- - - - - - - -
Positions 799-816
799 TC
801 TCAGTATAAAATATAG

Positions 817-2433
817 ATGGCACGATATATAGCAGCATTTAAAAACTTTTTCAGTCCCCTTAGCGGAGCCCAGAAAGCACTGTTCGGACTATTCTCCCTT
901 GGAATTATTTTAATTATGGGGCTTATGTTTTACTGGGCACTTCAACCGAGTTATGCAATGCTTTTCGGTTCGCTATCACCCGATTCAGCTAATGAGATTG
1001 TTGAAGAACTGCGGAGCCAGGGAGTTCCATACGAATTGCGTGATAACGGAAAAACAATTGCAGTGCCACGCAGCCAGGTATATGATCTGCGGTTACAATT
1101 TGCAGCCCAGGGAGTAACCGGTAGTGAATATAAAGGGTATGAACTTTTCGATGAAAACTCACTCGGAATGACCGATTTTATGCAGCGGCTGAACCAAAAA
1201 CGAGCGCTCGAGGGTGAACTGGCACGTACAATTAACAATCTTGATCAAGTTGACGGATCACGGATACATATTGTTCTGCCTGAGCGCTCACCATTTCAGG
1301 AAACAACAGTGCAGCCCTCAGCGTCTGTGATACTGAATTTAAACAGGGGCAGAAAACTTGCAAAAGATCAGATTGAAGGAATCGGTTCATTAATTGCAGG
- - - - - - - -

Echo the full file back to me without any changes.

Positions 799-816
799 TC
801 TCAGTATAAAATATAG

Positions 817-2433
817 ATGGCACGATATATAGCAGCATTTAAAAACTTTTTCAGTCCCCTTAGCGGAGCCCAGAAAGCACTGTTCGGACTATTCTCCCTT
901 GGAATTATTTTAATTATGGGGCTTATGTTTTACTGGGCACTTCAACCGAGTTATGCAATGCTTTTCGGTTCGCTATCACCCGATTCAGCTAATGAGATTG
1001 TTGAAGAACTGCGGAGCCAGGGAGTTCCATACGAATTGCGTGATAACGGAAAAACAATTGCAGTGCCACGCAGCCAGGTATATGATCTGCGGTTACAATT
1101 TGCAGCCCAGGGAGTAACCGGTAGTGAATATAAAGGGTATGAACTTTTCGATGAAAACTCACTCGGAATGACCGATTTTATGCAGCGGCTGAACCAAAAA
1201 CGAGCGCTCGAGGGTGAACTGGCACGTACAATTAACAATCTTGATCAAGTTGACGGATCACGGATACATATTGTTCTGCCTGAGCGCTCACCATTTCAGG
1301 AAACAACAGTGCAGCCCTCAGCGTCTGTGATACTGAATTTAAACAGGGGCAGAAAACTTGCAAAAGATCAGATTGAAGGAATCGGTTCATTAATTGCAGG